Something weird seems to be happening to us. I’m not sure if “us” means just the United States, or if other parts of the world are in on it too. But definitely the U.S. at least.
I would say it’s just the Trump-Clinton election campaign that has people acting like they want civil war. But I don’t honestly know which is the cause and which is the effect. Did we all turn into idiots because we were so agitated about our political beliefs? Or is it just the opposite — did we become so agitated about our political beliefs because we have all turned into idiots?
When I refer to idiots, I mean the kind of person who can see so clearly what is horribly wrong with the other side, and yet somehow cannot see anything wrong with his/her own side. But perhaps my phrasing is in error. My wording may be unfair to idiots. Possibly the better characterization is that we seem to be experiencing a form of mental disorder, something in the nature of anosognosia. The National Alliance on Mental Illness describes anosognosia as a lack of awareness of one’s own condition, or an inability to perceive that condition accurately.
I realize that, in the present circumstances, this post will probably be either loved or hated: loved, if it seems to explain what is wrong with the other side, or hated, if it seems to imply that there is something wrong with one’s own side. Just in case there are at least a half-dozen Americans who can break through the fog and entertain the thoughts actually being expressed here, however, I would like to consider what has eroded our psychological immune systems. What could have made us act like this?
As a complement to my post on why I don’t belong in this America, a number of possible explanations come to mind:
- Toxoplasmosis. This is the mind-altering parasite that we get from having cats. The concept here is that some kind of actual microorganism may be driving us to madness, possibly in ways that will help the parasite to complete its own life cycle, like the Dicrocoelium dendriticum fluke that causes an ant to climb a blade of grass so that it will be eaten by a cow, so that it can get into the cow’s gut, where it will mate and lay eggs. Maybe, by killing each other, we will enable some sinister infestation to return to the soil, where it can await uptake by some comparably clueless cohort of the future.
- Lawyers. Perhaps the problem is that America has finally become fully schooled in legal thinking: maybe the vast majority of us have finally learned that fairness doesn’t matter, that it’s all about victory and power and success, that you dare never admit error, because that might somehow let the other side gain an advantage, significant or otherwise, in the never-ending contest to appear superior to everyone else.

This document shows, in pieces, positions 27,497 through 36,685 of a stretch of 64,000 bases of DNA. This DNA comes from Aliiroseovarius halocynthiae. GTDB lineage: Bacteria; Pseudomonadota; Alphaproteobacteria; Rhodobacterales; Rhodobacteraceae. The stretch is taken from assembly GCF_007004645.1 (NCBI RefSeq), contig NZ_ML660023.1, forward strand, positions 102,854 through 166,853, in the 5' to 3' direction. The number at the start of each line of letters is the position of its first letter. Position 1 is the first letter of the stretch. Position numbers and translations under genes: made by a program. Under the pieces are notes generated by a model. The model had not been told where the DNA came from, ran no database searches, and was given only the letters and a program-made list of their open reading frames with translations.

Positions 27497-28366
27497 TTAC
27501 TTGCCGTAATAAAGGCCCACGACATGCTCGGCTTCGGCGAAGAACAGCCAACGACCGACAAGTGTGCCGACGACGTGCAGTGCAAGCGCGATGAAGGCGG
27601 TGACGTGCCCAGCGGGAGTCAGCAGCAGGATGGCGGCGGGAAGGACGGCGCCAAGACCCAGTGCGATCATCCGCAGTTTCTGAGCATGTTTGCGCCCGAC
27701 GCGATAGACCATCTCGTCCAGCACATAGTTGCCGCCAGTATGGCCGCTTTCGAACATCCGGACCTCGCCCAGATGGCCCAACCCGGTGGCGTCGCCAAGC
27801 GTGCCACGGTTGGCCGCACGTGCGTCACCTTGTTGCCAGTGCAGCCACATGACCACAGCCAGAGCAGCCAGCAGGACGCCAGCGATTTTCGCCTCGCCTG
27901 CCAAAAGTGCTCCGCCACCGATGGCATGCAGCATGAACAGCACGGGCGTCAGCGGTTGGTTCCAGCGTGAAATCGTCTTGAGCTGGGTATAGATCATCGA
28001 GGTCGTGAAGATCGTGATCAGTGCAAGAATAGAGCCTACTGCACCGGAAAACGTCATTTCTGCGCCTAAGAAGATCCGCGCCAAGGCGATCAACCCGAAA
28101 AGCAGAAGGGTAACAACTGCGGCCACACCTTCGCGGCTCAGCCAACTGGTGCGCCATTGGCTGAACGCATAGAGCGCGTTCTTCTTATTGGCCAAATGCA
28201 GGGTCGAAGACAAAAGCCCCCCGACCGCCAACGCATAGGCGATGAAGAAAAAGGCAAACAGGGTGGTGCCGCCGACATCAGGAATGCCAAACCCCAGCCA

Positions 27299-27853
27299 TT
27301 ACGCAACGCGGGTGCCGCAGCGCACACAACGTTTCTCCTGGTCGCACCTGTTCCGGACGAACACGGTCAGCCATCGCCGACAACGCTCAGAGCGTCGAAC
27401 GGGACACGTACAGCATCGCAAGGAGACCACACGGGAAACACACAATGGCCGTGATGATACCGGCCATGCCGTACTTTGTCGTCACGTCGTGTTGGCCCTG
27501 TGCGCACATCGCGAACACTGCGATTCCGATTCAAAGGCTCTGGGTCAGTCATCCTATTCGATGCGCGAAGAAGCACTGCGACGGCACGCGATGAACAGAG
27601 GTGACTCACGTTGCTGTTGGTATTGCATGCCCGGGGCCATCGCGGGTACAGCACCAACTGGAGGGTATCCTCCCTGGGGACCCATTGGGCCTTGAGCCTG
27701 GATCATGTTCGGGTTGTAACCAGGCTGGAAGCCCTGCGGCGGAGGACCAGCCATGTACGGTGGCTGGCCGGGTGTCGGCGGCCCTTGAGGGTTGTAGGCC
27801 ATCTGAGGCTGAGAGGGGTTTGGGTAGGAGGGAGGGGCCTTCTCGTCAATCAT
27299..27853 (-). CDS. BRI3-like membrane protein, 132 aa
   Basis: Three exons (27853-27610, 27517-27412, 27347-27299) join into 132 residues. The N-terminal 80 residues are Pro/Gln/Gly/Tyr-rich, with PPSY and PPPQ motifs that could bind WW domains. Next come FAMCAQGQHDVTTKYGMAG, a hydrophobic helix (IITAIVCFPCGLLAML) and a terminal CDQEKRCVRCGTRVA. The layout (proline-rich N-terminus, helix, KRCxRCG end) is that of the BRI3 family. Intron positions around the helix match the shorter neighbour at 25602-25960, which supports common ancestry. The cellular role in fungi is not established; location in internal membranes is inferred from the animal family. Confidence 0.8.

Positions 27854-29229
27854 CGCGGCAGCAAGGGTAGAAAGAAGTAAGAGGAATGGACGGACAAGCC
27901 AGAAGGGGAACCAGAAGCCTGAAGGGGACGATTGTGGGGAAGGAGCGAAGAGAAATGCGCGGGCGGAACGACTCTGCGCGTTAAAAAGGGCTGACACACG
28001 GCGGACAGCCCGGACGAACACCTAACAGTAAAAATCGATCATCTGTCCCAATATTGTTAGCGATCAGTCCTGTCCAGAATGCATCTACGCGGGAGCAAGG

- Media. Maybe the people responsible for the distorted newspaper and TV coverage of political debate have finally gotten so good at what they do as to manipulate us in ways we can barely imagine. Surely they have enjoyed great profit from our eager and ongoing attention to their liberal or conservative fulminations.
- The Passing of the Greatest Generation. Maybe this was, somehow, the first truly significant election from which the World War II generation was almost completely absent. Maybe that generation — despite profound errors like Vietnam — did tend to provide a degree of beneficial moral influence over political expression and media reporting, in previous elections where there seemed to be a lot at stake. Maybe their fading from the scene has left too much power in the hands of my own consummately spoiled Baby Boom generation, for which principle and civic duty have never been strong points. Or maybe the old folks just had a better sense of humor, having lived through a real war and the Great Depression and thus having some perspective on the consequences to the fate of humanity if Junior spends the rest of the game on the bench.
- Something in the Water. Maybe it’s the Russians, or at least Monsanto. There is evidence that long-term exposure to pollution can impair brain functioning and can stimulate poor behavior at all ages, with cumulative effects as adults age. In which case maybe the fault is not due to the Boomers after all, but rather to their parents, who were responsible for giving us plastics. Or, as a more insidious threat from the water supply, it could just be caffeine-induced psychosis.